With soccer in your arsenal (pun intended), you are better equipped than most to build relationships around the globe and engage with other cultures on a deeper level. In essence, you already speak the language of soccer, the most spoken language in the world.

 

Beyond this reality, two of the game’s most iconic words: goal and football, translate pretty closely across nearly every continent, as this article illustrates: http://newsroom.fb.com/news/2014/07/how-do-you-say-soccer/.

Don’t forgo language class completely, but realize that your decision to love soccer instantly makes you a better communicator. Traveling with purpose requires connecting with people across cultures in order to seek to understand what excites them most. Breaking out that soccer ball is a great first step.

 

6. Everyone Loves A Challenge

 

Embrace the spirit of Rube Goldberg and become an inventor. In the era of GIFs and Vine, few things are more impressive than a perfectly executed trick shot. Play around with techniques and experiment with levels of difficulty. Who knows which casual observers will feel compelled to come over and give it a go?

 

A classic Woza tradition is “Chip Challenge,” a daily trick shot competition that can spring into action at any moment. Chip Challenges have been known to occur on top of Table Mountain, in JFK Airport, and in the heart of downtown San Jose, Costa Rica. To date, no challenge has been able to top the maddening, hour-long marathon along the Victoria and Albert Waterfront in Cape Town that featured a shopping cart and several flights of stairs. After attempts from local baristas and a touring English Rugby Team, Woza Founder Chris Kaimmer put it to rest with immaculate precision.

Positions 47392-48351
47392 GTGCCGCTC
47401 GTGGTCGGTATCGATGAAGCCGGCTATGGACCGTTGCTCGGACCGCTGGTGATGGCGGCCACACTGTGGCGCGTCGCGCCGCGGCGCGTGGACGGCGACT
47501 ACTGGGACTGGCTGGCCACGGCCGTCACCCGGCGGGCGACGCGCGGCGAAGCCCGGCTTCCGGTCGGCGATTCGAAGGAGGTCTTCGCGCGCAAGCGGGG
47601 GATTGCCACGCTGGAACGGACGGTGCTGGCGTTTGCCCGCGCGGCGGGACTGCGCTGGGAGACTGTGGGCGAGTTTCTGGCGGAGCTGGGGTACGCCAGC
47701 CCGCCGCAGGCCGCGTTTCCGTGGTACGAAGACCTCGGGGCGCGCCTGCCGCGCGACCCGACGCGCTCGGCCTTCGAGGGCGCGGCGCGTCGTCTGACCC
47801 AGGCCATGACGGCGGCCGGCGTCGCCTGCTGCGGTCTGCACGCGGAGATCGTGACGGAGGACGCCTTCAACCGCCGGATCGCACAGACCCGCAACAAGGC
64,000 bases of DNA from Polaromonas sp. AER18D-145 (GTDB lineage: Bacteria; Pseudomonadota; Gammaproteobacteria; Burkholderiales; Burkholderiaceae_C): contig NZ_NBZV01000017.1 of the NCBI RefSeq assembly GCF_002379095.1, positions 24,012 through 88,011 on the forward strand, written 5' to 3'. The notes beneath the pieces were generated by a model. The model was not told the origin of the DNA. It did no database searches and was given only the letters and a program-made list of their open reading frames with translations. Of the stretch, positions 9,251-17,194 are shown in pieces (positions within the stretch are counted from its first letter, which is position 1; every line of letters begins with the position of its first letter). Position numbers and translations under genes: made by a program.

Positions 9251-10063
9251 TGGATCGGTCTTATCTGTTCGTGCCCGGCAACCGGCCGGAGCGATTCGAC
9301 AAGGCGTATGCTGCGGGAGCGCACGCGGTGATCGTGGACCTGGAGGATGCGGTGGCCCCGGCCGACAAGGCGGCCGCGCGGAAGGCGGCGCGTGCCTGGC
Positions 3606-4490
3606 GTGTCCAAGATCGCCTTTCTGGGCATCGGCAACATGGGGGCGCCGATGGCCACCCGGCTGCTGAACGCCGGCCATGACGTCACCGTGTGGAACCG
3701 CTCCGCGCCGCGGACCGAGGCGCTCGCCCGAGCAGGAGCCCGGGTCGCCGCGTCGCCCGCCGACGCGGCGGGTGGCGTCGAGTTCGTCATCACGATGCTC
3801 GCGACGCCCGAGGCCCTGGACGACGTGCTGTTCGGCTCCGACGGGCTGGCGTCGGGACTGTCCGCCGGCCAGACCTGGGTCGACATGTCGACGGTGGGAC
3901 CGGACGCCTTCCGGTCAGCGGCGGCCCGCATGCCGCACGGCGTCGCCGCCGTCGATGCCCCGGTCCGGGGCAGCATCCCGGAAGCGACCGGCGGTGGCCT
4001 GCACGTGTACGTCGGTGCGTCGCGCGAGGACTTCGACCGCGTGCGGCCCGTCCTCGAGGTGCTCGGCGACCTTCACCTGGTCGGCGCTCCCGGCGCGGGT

For more highlights, watch here: https://www.youtube.com/watch?v=jGuMxNhRfAM

 

 

7. Bring Some Extra Gear To Give Away

 

That ball that’s been sitting in your garage untouched for far too long? Those lightly used cleats you outgrew after sophomore year  that you still have sitting in the closet? If you know you’ll cross paths with some soccer players while you’re away, see if you can make room for them in your luggage.


Check in with friends and family to see what they might be able to contribute too. Even one pair of cleats can go along way for a player with no means of purchasing a pair of their own. Girls, who tend to get usurped in the pecking order, will be especially grateful for new equipment.

One of our key partners, Sheldon Hughes, has implemented his own cleat lending library at his Mtuba Football Academy in Mtubatuba, South Africa. His players check out cleats with him before training each day, allowing every player equal access to the latest and flashiest pairs.

 

8. Learn Some Soccer Lingo

 

As we mentioned in tip #5, you’re already coming in with a decent level of language proficiency. But every footie-crazy nation has some local slang that can separate the locals from the travelers.


Learn the nicknames of the national side. South Africans cheer on Bafana Bafana, which means “Go Boys!” in Zulu. Costa Ricans fell in love with “Los Ticos” on their run to the World Cup Quarterfinals in 2014. The Brazilians live and die with their “Seleção,” and the Argentines with “La Albiceleste.” Voyage to Australia and you might find yourself becoming a fan of the Socceroos.

 

No game in the world is so intrinsically linked to national pride for so many countries. Travel with an open mind and an affinity for the beautiful game. See new people not as strangers, but as teammates. Whether you’re the best player on the pitch or the weakest, the act of stepping onto the pitch with a ball at your feet makes you an ally to so many.